Ban urges global alliance to save biodiversity as UN launches International Year

11 January 2010 – As the United Nations officially launched the International Year of Biodiversity today, Secretary-General Ban Ki-Moon called the failure to protect the world’s natural resources a “wake-up call” and urged each country and each person to engage in a global alliance to protect life on Earth.

“We must counter the perception that people are disconnected from our natural environment,” the Secretary General said in a message. “Biodiversity is life. Biodiversity is our life.”

He noted that the General Assembly will hold a special high-level meeting on the subject in September. The event would give the international community an opportunity to demonstrate “much needed leadership” in advance of the Nagoya Biodiversity Summit, which will adopt a new strategic place for implementing the United Nations Convention on Biological Diversity.

The Convention, which entered into force at the end of 1993 and now has 193 parties, is based on the premise that the world's diverse ecosystems purify the air and the water, stabilize and moderate the Earth's climate, renew soil fertility, cycle nutrients and pollinate plants.

Meanwhile, at the launch of the International Year in Berlin, Executive Director of the UN Environment Programme (UNEP) Achim Steiner said that 2010 will be a litmus test of the international community’s resolve to converse and enhance the planet’s natural assets.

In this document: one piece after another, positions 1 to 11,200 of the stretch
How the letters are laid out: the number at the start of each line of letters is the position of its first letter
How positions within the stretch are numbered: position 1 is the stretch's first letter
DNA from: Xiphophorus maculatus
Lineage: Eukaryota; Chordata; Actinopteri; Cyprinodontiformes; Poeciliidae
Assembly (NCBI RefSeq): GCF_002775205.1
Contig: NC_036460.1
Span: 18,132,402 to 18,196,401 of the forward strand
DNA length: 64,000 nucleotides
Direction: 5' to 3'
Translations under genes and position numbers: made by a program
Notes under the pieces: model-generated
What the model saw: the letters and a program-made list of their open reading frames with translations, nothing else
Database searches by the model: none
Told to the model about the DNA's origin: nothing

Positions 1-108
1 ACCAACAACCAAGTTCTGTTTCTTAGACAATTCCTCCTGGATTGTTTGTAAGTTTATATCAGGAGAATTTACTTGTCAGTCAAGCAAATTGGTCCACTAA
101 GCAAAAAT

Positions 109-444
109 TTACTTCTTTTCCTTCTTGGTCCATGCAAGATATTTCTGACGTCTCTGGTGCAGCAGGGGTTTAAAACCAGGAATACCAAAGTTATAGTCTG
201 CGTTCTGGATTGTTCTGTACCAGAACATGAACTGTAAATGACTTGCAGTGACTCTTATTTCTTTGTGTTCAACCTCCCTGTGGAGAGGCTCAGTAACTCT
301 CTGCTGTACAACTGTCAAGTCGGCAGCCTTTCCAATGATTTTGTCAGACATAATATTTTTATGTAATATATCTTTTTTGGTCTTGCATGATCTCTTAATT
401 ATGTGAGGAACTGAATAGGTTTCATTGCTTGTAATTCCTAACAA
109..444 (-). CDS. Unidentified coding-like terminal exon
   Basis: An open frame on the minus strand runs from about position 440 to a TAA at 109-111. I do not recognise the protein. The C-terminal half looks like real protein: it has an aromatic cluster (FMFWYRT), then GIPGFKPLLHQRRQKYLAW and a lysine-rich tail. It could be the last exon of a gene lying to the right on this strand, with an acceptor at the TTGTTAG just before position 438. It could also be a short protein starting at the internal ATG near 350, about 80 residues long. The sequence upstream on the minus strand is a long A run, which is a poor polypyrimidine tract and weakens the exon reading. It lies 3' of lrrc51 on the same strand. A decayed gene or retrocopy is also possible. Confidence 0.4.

He made a reference to the 2002 sustainable development summit in Johannesburg, where governments agreed to achieve by 2010 “a significant reduction of the current rate of biodiversity loss at the global, regional, and national level” – a target that is unlikely to be met.

“I would urge heads of State here in Berlin and beyond to renew their commitment and set their sights broad and high. The urgency of the situation demands that as a global community we not only reverse the rate of loss, but that we stop the loss altogether and begin restoring the ecological infrastructure that has been damaged and degraded over the previous century or so,” stressed Mr. Steiner.

These losses include biodiversity such as animal and plant species and the planet’s ecosystems and their multi-trillion dollar services arising from forests and freshwater to soils and coral reefs.

“The words biodiversity and ecosystems might seem abstract and remote to many people. But there is nothing abstract about their role in economies and in the lives of billions of people,” said Mr. Steiner.

The latest estimates by “The Economics of Ecosystems and Biodiversity” study, which UNEP hosts, indicates that coral reefs generate annually up to $189,000 per hectare in terms of coastal defenses and other areas of ‘natural hazard management.’

The first major event of the International Year of Biodiversity is scheduled to be a high-profile meeting on 21 and 22 January at the Paris headquarters of the UN Educational, Scientific and Cultural Organization (UNESCO), which is expected to bring together heads of State, royalty and their representatives.


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